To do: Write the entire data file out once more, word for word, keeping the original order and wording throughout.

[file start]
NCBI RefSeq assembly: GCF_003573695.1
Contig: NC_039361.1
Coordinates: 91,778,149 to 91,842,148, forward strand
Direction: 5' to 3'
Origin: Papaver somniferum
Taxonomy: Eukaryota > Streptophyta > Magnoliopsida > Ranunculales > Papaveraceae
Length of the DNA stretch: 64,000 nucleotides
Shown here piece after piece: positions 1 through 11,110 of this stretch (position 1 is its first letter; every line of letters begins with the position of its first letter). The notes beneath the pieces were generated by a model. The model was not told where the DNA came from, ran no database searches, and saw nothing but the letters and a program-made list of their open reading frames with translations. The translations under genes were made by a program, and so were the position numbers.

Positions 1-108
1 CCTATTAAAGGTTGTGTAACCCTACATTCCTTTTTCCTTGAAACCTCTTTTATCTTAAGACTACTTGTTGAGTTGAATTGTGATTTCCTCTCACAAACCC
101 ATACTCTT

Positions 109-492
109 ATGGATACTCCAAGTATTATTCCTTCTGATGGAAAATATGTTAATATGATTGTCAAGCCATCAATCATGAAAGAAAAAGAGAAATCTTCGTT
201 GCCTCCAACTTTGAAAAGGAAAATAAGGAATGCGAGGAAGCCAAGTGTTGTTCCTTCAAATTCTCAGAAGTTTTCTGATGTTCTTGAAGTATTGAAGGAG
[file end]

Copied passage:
NCBI RefSeq assembly: GCF_003573695.1
Contig: NC_039361.1
Coordinates: 91,778,149 to 91,842,148, forward strand
Direction: 5' to 3'
Origin: Papaver somniferum
Taxonomy: Eukaryota > Streptophyta > Magnoliopsida > Ranunculales > Papaveraceae
Length of the DNA stretch: 64,000 nucleotides
Shown here piece after piece: positions 1 through 11,110 of this stretch (position 1 is its first letter; every line of letters begins with the position of its first letter). The notes beneath the pieces were generated by a model. The model was not told where the DNA came from, ran no database searches, and saw nothing but the letters and a program-made list of their open reading frames with translations. The translations under genes were made by a program, and so were the position numbers.

Positions 1-108
1 CCTATTAAAGGTTGTGTAACCCTACATTCCTTTTTCCTTGAAACCTCTTTTATCTTAAGACTACTTGTTGAGTTGAATTGTGATTTCCTCTCACAAACCC
101 ATACTCTT

Positions 109-492
109 ATGGATACTCCAAGTATTATTCCTTCTGATGGAAAATATGTTAATATGATTGTCAAGCCATCAATCATGAAAGAAAAAGAGAAATCTTCGTT
201 GCCTCCAACTTTGAAAAGGAAAATAAGGAATGCGAGGAAGCCAAGTGTTGTTCCTTCAAATTCTCAGAAGTTTTCTGATGTTCTTGAAGTATTGAAGGAG